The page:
Understanding Society is the largest longitudinal household panel study of its kind, following 40,000 UK households annually.

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Born in Bradford

About the survey

Born in Bradford are assessing the impact of COVID-19 (including lockdown, social distancing, self-isolation, school closures, remote working) on communities and families. They have started with surveys of three key groups to assess difficulties, both practical and psychological, which will be repeated over the coming year to build a longitudinal picture of impact.

Find out more on the Born in Bradford website

About the study

Born in Bradford tracks the health and wellbeing of over 13,500 children, and their parents born at Bradford Royal Infirmary between March 2007 and December 2010.

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English Longitudinal Study of Ageing

About the survey

The English Longitudinal Study of Ageing (ELSA) has launched a COVID-19 survey to assess the impact of the pandemic on the older population of England. The survey contains questions on changes in financial circumstances, work and caregiving, mental and physical health, social contact and loneliness, health and social care, and stress and worries during the crisis.

Find out more on the ELSA website

About the study

ELSA tracks the health, social, wellbeing and economic circumstances of over 10,000 people aged 50 and older in England.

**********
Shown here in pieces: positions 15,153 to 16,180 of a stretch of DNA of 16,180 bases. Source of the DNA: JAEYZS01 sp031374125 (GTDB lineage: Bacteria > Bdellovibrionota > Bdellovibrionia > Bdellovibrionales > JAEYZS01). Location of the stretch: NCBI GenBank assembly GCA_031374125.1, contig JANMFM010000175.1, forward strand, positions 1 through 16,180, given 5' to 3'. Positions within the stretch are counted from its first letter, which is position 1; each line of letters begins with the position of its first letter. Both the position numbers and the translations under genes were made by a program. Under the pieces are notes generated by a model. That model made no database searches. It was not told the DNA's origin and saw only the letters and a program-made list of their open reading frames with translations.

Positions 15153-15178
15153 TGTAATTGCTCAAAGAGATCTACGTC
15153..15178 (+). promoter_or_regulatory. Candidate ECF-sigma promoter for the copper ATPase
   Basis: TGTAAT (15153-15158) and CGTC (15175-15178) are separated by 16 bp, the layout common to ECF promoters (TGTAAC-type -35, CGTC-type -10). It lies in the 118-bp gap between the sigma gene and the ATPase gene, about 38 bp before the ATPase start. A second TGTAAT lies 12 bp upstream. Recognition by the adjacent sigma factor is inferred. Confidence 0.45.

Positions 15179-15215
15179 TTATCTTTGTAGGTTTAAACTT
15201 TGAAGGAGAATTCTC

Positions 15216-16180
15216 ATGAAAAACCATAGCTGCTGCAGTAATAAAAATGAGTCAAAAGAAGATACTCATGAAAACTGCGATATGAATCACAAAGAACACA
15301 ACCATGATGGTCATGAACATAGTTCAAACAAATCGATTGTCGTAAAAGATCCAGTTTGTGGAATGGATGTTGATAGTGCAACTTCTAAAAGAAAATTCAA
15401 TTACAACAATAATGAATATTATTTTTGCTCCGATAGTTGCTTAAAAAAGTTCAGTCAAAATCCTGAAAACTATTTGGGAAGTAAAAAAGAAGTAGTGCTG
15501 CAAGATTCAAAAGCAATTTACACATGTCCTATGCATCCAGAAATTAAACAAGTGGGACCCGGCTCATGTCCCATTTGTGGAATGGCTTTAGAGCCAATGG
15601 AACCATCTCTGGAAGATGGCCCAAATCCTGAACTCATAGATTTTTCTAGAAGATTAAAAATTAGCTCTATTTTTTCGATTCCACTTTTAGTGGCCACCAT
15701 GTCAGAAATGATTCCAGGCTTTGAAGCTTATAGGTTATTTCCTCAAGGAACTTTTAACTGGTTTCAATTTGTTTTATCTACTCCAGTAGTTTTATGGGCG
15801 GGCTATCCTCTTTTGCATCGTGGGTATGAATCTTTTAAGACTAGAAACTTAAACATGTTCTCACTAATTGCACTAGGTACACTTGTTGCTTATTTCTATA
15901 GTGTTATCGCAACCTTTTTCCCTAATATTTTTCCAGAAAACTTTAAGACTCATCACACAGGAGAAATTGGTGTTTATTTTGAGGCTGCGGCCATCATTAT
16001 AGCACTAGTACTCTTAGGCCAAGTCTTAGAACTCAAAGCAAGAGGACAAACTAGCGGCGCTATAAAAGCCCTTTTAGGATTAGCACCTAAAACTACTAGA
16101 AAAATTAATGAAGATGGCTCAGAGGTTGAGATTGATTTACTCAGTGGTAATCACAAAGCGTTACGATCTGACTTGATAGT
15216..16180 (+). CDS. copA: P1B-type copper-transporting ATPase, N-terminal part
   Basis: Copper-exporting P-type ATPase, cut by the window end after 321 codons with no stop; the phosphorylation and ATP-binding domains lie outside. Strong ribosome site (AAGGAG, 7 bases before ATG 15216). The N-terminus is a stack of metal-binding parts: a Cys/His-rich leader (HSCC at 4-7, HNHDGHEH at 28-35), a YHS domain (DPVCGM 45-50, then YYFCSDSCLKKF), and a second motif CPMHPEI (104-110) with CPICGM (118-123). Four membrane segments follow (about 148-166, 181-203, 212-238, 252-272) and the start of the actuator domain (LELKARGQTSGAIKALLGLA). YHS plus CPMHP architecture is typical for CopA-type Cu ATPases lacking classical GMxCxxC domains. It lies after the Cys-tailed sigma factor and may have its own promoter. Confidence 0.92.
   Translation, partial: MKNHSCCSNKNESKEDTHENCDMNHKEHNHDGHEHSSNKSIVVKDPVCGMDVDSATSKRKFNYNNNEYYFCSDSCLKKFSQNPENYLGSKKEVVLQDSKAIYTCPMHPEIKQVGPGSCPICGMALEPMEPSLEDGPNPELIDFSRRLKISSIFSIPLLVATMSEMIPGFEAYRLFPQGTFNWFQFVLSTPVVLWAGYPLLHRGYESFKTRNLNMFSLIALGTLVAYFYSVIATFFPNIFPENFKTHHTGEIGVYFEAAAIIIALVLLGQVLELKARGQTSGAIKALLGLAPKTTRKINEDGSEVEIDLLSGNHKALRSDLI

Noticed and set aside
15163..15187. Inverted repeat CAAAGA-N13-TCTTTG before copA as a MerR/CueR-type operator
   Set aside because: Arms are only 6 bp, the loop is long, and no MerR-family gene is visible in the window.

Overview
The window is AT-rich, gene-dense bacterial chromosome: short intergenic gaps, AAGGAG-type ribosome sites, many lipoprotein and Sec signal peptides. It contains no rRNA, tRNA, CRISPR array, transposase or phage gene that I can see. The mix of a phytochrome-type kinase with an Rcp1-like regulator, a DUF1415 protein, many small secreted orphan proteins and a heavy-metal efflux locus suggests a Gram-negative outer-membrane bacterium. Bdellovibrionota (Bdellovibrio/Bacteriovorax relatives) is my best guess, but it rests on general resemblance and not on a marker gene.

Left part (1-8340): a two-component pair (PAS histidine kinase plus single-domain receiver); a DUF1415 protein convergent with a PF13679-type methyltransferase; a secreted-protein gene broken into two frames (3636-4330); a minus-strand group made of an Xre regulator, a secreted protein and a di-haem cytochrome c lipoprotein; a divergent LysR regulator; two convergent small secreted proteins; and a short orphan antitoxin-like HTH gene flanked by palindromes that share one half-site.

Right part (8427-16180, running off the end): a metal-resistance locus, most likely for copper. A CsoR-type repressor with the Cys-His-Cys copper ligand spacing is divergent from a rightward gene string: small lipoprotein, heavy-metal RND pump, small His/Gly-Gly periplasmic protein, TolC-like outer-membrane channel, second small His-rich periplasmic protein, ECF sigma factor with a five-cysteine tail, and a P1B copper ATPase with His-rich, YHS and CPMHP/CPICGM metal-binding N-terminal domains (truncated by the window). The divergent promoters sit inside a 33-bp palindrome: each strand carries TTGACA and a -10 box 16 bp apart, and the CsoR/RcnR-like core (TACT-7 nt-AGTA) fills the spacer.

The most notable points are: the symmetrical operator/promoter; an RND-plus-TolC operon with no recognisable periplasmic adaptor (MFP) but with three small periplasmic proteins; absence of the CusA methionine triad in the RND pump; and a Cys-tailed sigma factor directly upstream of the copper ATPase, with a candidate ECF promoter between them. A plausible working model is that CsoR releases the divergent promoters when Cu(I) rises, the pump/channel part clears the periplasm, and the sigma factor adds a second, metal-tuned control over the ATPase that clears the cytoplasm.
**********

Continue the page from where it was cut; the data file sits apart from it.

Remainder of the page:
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Generation Scotland and Aberdeen Children of the 1950s

About the survey

Generation Scotland recently launched the CovidLife survey which aims to track how the Government’s COVID-19 measures are affecting individuals and their lives. The study is open to all UK residents over the age of 18 and has also been sent to participants who have previously contributed to Generation Scotland and the Aberdeen Children of the 1950s.

Find out more on the CovidLife website

About the studies

Generation Scotland is a resource of human biological samples collected from over 30,000 people across Scotland.

The Aberdeen Children of the 1950s follows 12,150 people born in Aberdeen, Scotland between 1950 and 1956.

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TwinsUK

About the survey

TwinsUK have launched COVID-19 Personal Experience (COPE), a questionnaire study that aims to understand the physical and mental health implications of self-isolation due to COVID-19. The questionnaire was administered during the peak of the epidemic in the UK, and will be repeated towards the decline of the epidemic in the UK.

TwinsUK will also shortly launch a survey to investigate symptoms and after-effects of COVID-19, with a focus on fatigue. This will be repeated after three months to understand how any after-effects or fatigue may persist. This study will run alongside twins logging symptoms regularly through the COVID-19 Symptom Study app.

Find out more on the TwinsUK website

About the study

With 15,000 participants, TwinsUK is the UK’s largest adult twin registry and the most clinically detailed in the world. TwinsUK aims to investigate the genetic and environmental basis of a range of complex diseases and conditions.